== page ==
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E-Learn 2017 keynote


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October 18, 2017 in Vancouver, BC

Published in: Education
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E-Learn 2017 keynote

  1. 1. OPEN EDUCATIONAL PRACTICES @thatpsychprof Serving SOCIAL JUSTICE & PEDAGOGICAL INNOVATION with University Teaching Fellow & Psychology Instructor, Kwantlen Polytechnic University Open Education Advisor, BCcampus Associate Editor, Psychology Learning and Teaching Rajiv Jhangiani, Ph.D.
  2. 2. Increasingly, I think the work of education is activism not teaching Jesse Stommel, July 30, 2017, Digital Pedagogy Lab Vancouver My commitment to engaged pedagogy is an expression of political activism bell hooks, 1994, Teaching to Transgress: Education as the Practice of Freedom
  3. 3. Emergency services key box by Dennis van Zuijlekom, CC-BY-SA 2.0
  4. 4. Higher education replicates and reinforces existing power structures
  5. 5. $22,098.85 at $11.35/hour (minimum wage) = 1947 hours (37 hours/week)
  6. 6. Source: Canadian University Survey Consortium, 2015 graduating university student survey
  7. 7. Untitled image by Aleksi Tappura, CC0
  8. 8. Turn Towards Open to Overcome the Control Valve by Alan Levine, CC0
  9. 9. 66.5% Do not purchase a req'd textbook 47.6% Take fewer courses 45.5% Do not register for a specific course 37.6% Earn a poor grade 26.1% Drop a course 19.8% Fail a course €€€ €€€ €€ €€ € € Florida Virtual Campus. (2016). 2016 student textbook and course materials survey. Tallahassee, FL: Author.
  10. 10. Revise Remix Retain Redistribute Reuse
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  16. 16. 13 Peer Reviewed Studies of Efficacy
  17. 17. 119,720 Students
  18. 18. 95% Same or Better Outcomes
  19. 19. Fischer et al. (2015) • Quasi-experimental design • Propensity-score matched groups • 16,727 students taking 15 courses at 10 institutions • OER students: – Lower withdrawal rates – More likely to pass with a C- or better – Enrolled in more courses (current & subsequent semesters) Fischer, L., Hilton, J., Robinson T. J., & Wiley, D. (2015). A multi-institutional study of the impact of open textbook adoption on the learning outcomes of post-secondary students. Journal of Computing in Higher Education, 27(3), 159-172. doi:10.1007/s12528-015-9101-x
  20. 20. “Mad” “Glad” “Sad” “Rad” Cost Completing with C or Better Commercial OER Student Success per Dollar 0 100% $400
  21. 21. I would not have bought the text book for this course because it's an elective. I would have possibly walked away with a C, now I might actually get an A- It is easily accessible and convenient. Material is easy to understand and follow I personally really like the convenience of having the complete set of chapters on my computer and even accessible from my phone if I need it. I like that I don't have to lug around another text book It's free and it's a great money saver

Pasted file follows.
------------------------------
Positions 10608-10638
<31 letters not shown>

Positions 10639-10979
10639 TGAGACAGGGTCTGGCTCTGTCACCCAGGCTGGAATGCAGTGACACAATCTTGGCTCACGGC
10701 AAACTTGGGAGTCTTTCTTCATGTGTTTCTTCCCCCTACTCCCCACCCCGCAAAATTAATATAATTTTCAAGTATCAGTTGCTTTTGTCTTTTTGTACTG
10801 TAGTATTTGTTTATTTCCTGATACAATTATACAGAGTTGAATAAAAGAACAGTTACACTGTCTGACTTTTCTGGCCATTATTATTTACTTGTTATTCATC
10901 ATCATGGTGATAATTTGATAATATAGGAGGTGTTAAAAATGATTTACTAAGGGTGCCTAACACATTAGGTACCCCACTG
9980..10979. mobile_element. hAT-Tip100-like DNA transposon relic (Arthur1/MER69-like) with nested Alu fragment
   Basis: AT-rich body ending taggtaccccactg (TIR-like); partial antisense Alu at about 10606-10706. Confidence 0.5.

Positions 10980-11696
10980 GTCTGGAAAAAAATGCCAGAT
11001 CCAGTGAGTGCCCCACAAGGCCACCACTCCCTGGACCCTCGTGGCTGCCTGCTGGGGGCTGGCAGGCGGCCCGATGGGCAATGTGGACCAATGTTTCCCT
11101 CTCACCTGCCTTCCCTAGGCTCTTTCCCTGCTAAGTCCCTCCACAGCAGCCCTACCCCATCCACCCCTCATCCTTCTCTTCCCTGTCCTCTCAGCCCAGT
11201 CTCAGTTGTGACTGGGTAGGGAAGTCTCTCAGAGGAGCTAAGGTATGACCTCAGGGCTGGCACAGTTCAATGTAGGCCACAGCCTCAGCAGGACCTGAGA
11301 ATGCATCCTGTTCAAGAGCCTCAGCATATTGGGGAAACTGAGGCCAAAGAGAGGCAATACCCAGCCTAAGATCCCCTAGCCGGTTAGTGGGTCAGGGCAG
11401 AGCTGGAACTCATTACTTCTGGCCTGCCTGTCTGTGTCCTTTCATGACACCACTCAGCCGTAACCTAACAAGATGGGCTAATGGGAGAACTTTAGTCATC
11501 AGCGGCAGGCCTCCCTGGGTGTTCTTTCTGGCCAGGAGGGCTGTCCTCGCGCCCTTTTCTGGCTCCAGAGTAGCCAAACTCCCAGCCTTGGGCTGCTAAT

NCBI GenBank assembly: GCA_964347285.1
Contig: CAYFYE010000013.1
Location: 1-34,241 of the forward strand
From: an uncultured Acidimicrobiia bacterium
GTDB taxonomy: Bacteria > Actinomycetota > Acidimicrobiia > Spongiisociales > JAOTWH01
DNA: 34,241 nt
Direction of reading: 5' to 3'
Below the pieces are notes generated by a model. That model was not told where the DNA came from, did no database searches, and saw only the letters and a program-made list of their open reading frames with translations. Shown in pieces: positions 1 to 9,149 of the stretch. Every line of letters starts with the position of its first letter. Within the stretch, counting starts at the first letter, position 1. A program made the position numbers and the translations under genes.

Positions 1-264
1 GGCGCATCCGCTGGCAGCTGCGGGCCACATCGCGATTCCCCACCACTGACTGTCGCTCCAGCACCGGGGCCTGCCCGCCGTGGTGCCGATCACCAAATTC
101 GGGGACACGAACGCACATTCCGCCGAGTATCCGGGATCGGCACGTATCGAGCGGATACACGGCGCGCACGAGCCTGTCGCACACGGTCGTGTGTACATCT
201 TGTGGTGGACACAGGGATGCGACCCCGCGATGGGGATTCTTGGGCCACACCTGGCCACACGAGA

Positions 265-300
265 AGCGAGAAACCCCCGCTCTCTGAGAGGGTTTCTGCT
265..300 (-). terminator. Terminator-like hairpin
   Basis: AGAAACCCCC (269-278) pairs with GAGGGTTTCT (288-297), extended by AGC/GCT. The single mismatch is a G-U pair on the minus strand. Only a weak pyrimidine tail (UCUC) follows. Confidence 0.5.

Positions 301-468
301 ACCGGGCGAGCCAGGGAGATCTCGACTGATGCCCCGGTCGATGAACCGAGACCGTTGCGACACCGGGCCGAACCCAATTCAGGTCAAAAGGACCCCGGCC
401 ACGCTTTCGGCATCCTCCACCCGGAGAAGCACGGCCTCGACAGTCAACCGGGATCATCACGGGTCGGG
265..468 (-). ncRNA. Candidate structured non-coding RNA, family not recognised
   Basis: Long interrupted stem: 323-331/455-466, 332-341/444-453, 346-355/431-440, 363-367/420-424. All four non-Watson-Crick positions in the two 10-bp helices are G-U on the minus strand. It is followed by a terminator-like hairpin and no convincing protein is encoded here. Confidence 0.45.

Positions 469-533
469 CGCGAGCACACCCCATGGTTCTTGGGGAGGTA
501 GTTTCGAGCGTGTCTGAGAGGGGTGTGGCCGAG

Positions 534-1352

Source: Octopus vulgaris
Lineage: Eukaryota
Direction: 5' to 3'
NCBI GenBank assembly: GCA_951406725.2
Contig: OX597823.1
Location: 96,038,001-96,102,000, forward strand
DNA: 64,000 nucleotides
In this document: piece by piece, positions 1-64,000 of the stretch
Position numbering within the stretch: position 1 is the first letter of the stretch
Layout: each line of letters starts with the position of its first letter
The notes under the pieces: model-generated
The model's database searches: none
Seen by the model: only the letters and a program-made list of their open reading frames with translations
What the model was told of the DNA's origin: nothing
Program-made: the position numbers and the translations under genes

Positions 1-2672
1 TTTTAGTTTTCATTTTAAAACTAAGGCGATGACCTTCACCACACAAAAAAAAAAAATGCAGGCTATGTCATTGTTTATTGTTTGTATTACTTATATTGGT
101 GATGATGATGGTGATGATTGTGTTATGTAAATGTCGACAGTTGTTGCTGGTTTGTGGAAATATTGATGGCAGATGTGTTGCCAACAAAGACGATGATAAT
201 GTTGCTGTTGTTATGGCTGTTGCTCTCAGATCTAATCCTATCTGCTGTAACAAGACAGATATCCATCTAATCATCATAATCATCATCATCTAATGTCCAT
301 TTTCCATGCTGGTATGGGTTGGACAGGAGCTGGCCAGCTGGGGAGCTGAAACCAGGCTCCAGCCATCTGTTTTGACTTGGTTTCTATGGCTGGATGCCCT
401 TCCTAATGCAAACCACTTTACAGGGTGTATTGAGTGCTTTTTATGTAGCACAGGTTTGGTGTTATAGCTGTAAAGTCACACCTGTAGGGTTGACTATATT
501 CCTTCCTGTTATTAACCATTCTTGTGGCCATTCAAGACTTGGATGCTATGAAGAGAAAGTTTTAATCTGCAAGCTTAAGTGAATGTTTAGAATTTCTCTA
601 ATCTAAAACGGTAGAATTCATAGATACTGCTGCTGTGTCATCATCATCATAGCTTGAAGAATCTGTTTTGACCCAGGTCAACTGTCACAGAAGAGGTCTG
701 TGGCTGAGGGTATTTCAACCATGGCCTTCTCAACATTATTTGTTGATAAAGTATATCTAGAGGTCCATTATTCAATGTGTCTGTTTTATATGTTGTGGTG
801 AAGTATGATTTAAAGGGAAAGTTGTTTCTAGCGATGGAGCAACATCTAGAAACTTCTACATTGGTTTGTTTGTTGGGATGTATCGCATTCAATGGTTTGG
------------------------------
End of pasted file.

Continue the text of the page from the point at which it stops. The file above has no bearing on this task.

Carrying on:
22. 22. The Z-Degree REMOVING TEXTBOOK COSTS AS A BARRIER TO STUDENT SUCCESS THROUGH AN OER-BASED CURRICULUM Decreased cost to graduate by 25% Increased pedagogical flexibility
  23. 23. Commercial vs. OER Hilton et al. (2016)
  24. 24. Zed Cred initiative Certificate of Arts (30 credits) Certificate of General Studies (30 credits) Law Enforcement Studies Diploma (60 credits)
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  26. 26. It’s not only about access to knowledge. It’s about access to knowledge creation.
  27. 27. "France in 2000 year (XXI century). Future school." by Jean Marc Cote is in the Public Domain
  28. 28. …it turns them into ‘containers’ to be ‘filled’ by the teacher. The more completely she fills the receptacles, the better a teacher she is. The more meekly the receptacles permit themselves to be filled, the better students they are. Education thus becomes the act of depositing, in which the students are the depositories and the teacher is the depositor. In the banking concept of education, knowledge is a gift bestowed by those who consider themselves knowledgeable upon those whom they consider to know nothing. Paulo Freire, 1970, Pedagogy of the Oppressed
  29. 29. PM4ID
  30. 30. Sometimes Open Needs a Push by Alan Levine is in the Public Domain, CC0
  31. 31. “If we emphasize the consequences of differential access, we see one facet of the digital divide; if we ask about how these consequences are produced, we are asking about digital redlining” Chris Gilliard & Hugh Culik, 2016, Digital Redlining, Access, and Privacy Photo by Robert Haverly on Unsplash
  32. 32. Photo by Markus Spiske on Unsplash There is no such thing as harmless collection of data. Or benevolent collection of data. Much of what we collect could be used in ways we do not want it to be used, to harm or imperil our students. This disproportionately affects our most vulnerable students. Low-income students, students of color, LGTBQ+ students, students who are immigrants…their data are most at risk to surveillance, discrimination. And many of our vulnerable students are less likely to have experience with digital literacy skills. Amy Collier, 2017, Platforms in Education: A Need for Criticality and Hope
  33. 33. "Open Textbook Summit 2015” by BCcampus_News is licensed under CC BY-SA 2.0
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  35. 35. @thatpsychprof